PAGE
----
The Minister of Evil: The Secret History of Rasputin’s Betrayal of Russia is a very strange book. I read it because I’m researching Rasputin with the intention of writing some kind of disco-inspired novel about the man over the course of 2015.* I’ve read lots of books about him and disco already, closeted away in the British Library, so by now I have a pretty good idea of the basic facts of the man’s life, but also of the various rumours that different factions spread about him. His followers believed him sent from God, able to heal sick and see the future, whilst his enemies publicised the fact that he was a hard-drinking womaniser (which was kind of true), but also that he was a corrupt, spying, avaricious, traitorous mastermind who tricked and coerced the Emperor into placing the governance of Russia into his hands. Some went even further and said that Rasputin wanted control of the world, which he saw as achievable by assisting Germany to win the First World War and then worm his way into power of a Europe-wide state. This is what William Le Queux’s The Minister of Evil is about.
The premise of this book is that Le Queux has translated, in late 1917 (only a year after Rasputin’s death), a manuscript sent to him by a Russian called Féodor Rajevski. Rajevski was, Le Queux writes, the private secretary of Rasputin and present and a party to all of his murdering, treason and blackmailing, despite being repulsed by it and stopping his plans whenever possible. Rajevski didn’t exist, though. Le Queux – a writer of faux-factual political novels – made him up, as he made up (in my opinion) the vast majority of the narrative of his book. His Rasputin is sexist, is violent, is calculating, is illiterate, is both an idiot and a mastermind, is obsessed with money and is in constant contempt of everyone else he meets, deeply suspicious of all, yet unable to notice his secretary’s lack of approval of his actions. The text was written very quickly (Le Queux published ten(!) other books that year alone – bibliography here) and it shows. It’s full of contradictions – not just in the way people behave or think about others, but in terms of what kind of a document it’s meant to be. It runs off at tangents, it disappears into allegations about people who were still alive at time of publication, but also lists crimes and intrigues that I have come across nowhere else in my research and have to conclude are fictional.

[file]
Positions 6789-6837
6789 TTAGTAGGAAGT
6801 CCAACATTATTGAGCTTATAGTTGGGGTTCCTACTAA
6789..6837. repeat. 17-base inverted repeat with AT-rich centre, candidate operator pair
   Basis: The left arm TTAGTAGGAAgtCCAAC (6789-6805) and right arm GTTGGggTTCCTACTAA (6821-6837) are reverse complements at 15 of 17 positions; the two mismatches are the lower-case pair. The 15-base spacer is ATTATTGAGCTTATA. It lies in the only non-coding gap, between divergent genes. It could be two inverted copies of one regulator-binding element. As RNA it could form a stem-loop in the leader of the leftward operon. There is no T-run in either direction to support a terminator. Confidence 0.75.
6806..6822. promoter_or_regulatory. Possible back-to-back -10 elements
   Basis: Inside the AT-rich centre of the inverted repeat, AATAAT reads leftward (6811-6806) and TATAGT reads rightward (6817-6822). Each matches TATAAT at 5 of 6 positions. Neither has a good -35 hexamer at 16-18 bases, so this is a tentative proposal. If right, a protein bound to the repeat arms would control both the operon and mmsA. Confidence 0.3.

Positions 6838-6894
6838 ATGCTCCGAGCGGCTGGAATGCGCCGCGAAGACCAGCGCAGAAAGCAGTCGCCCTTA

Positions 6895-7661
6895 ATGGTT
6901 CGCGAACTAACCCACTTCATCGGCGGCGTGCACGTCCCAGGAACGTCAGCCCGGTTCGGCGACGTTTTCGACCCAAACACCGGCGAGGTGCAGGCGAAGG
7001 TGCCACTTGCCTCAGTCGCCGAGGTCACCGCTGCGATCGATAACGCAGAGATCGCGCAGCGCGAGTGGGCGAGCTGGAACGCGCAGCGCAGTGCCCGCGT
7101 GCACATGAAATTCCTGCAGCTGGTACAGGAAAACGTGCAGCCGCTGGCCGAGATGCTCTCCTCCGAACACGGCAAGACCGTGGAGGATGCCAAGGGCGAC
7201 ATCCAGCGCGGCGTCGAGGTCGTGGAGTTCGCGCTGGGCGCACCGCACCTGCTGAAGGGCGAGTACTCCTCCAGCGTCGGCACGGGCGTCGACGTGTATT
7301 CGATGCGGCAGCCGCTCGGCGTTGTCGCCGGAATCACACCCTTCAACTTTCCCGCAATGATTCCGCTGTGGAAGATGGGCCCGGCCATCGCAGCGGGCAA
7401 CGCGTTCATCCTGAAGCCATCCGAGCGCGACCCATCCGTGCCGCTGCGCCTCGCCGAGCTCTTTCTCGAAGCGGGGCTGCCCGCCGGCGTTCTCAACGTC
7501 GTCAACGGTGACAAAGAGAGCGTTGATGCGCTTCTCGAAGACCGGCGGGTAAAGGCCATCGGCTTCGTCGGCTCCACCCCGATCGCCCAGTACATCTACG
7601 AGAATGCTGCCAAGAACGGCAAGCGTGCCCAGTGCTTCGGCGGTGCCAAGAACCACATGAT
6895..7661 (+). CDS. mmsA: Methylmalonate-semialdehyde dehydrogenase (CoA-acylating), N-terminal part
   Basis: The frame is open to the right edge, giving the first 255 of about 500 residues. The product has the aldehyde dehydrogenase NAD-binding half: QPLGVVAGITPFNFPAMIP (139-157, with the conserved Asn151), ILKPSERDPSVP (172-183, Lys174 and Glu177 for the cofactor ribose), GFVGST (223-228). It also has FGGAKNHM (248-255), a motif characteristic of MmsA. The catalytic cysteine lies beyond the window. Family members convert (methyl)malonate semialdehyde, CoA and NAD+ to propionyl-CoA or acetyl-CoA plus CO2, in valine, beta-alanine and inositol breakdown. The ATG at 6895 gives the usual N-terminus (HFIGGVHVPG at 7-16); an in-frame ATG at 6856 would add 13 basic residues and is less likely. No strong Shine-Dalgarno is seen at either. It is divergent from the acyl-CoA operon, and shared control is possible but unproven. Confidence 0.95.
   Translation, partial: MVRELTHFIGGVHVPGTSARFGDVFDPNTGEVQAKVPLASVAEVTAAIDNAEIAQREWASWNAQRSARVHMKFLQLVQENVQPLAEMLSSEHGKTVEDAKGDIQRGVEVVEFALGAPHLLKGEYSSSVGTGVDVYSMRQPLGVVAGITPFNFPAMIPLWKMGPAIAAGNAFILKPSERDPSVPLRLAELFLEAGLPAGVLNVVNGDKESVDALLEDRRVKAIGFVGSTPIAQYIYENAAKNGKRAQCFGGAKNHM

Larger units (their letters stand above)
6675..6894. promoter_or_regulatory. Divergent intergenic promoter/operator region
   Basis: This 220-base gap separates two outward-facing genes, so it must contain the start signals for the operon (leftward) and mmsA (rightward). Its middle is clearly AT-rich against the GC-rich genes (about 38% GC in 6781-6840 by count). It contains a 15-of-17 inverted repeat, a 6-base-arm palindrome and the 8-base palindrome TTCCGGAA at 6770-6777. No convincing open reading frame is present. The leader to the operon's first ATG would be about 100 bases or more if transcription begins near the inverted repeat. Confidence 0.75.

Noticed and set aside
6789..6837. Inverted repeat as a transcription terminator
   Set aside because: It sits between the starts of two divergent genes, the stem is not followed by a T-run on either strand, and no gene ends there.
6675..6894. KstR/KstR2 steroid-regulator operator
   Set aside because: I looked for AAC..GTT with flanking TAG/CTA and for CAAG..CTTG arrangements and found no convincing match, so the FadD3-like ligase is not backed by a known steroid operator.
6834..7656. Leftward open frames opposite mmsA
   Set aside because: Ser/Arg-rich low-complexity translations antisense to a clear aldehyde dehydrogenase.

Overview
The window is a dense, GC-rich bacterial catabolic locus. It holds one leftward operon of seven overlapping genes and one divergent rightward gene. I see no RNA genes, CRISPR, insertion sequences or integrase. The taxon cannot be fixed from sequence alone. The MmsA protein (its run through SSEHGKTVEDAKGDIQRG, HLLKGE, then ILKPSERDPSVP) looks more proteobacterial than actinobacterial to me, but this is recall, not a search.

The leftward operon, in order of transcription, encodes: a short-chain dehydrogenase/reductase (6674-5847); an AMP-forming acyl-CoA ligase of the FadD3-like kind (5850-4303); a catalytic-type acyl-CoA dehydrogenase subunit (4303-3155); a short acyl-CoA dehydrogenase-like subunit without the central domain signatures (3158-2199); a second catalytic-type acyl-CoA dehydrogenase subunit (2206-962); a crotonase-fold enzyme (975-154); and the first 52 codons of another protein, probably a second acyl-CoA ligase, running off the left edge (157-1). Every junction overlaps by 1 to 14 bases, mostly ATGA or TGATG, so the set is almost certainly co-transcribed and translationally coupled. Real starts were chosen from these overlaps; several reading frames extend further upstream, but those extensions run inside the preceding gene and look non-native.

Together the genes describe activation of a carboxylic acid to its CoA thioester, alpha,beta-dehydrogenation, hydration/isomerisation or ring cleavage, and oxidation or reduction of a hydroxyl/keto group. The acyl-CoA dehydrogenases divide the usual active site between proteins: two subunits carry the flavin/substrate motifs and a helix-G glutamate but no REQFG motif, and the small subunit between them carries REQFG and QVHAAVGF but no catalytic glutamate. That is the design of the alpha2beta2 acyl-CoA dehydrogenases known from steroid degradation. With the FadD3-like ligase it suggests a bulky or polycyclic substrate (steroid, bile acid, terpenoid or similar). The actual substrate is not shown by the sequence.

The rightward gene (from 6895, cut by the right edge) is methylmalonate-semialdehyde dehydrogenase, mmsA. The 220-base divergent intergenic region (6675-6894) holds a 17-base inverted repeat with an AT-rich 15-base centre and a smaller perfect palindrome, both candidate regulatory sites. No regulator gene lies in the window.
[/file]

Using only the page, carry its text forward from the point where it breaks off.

The book is presented as fact, but the fact that it ignores many of the most significant people and places from Rasputin’s life shows the gulf between secondhand-fact and true awareness. Rasputin’s wife is never mentioned, his most important mistress is missing, and his daughter – to whom he was very close – is also absent. Le Queux’s Rasputin hates women and sees them as tools to use in his manipulation of other men or in his gratification of his own humongous libido. I didn’t like this.
I also didn’t like Rasputin as a traitor. Selfish, yes, alcoholic, yes, lusty, yes, arrogant, yes, greedy, yes, self-promoting, yes, cruel, yes, violent, yes… but he was also a man of deeply felt faith able to charm crowds and people with his words. He was charismatic and attractive to most people who met him, a voice for peace and for charity and for love. But he also loved to stay up all night drinking wine, dancing to gypsy bands and having orgies with the theatrical community. He was a complex and confused and deeply intriguing character, which is why I think he’d made such a brilliant subject for a (racy, discursive**) novel. In The Minister of Evil, William Le Queux reduces Rasputin to the status of a drunk villain, cackling as he orders arrests and has people murdered. There is nothing redeeming or charming about the Rasputin in this book, and there is no explanation for why he’s so popular. He just is. It is a fact Rajevski is unable to explain.
Of the many books published in the years following Rasputin’s death that try to evoke a blinkered view of a divisive man, this one is the least informative of truth that I’ve read, but it is a valuable piece of evidence documenting that the British establishment wanted its people hating the post-Revolutionary Russians as much as it hated the Germans.
It’s about war, whereas Rasputin was about peace.
Useful for my project, but I wouldn’t recommend it to anyone who isn’t deeply researching Rasputin…
* Because a computer containing two unpublished novels just isn’t full enough!!!
** Because a computer containing two unpublished racy, discursive novels just isn’t full enough!!!